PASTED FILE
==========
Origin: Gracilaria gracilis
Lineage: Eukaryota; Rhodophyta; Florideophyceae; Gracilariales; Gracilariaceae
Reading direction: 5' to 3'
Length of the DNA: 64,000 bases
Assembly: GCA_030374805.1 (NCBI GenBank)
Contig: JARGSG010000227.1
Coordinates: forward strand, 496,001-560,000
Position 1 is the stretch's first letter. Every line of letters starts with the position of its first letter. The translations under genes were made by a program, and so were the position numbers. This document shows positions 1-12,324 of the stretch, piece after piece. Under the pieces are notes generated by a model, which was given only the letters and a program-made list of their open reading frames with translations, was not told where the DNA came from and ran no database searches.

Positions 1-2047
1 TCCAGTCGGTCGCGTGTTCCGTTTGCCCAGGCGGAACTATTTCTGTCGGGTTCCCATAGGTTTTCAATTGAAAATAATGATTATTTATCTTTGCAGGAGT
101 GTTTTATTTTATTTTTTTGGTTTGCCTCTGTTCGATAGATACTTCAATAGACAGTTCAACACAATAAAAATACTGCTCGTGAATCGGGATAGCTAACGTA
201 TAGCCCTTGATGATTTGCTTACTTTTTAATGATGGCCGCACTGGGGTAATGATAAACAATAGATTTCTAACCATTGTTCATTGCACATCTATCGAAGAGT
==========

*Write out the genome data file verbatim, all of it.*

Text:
Origin: Gracilaria gracilis
Lineage: Eukaryota; Rhodophyta; Florideophyceae; Gracilariales; Gracilariaceae
Reading direction: 5' to 3'
Length of the DNA: 64,000 bases
Assembly: GCA_030374805.1 (NCBI GenBank)
Contig: JARGSG010000227.1
Coordinates: forward strand, 496,001-560,000
Position 1 is the stretch's first letter. Every line of letters starts with the position of its first letter. The translations under genes were made by a program, and so were the position numbers. This document shows positions 1-12,324 of the stretch, piece after piece. Under the pieces are notes generated by a model, which was given only the letters and a program-made list of their open reading frames with translations, was not told where the DNA came from and ran no database searches.

Positions 1-2047
1 TCCAGTCGGTCGCGTGTTCCGTTTGCCCAGGCGGAACTATTTCTGTCGGGTTCCCATAGGTTTTCAATTGAAAATAATGATTATTTATCTTTGCAGGAGT
101 GTTTTATTTTATTTTTTTGGTTTGCCTCTGTTCGATAGATACTTCAATAGACAGTTCAACACAATAAAAATACTGCTCGTGAATCGGGATAGCTAACGTA
201 TAGCCCTTGATGATTTGCTTACTTTTTAATGATGGCCGCACTGGGGTAATGATAAACAATAGATTTCTAACCATTGTTCATTGCACATCTATCGAAGAGT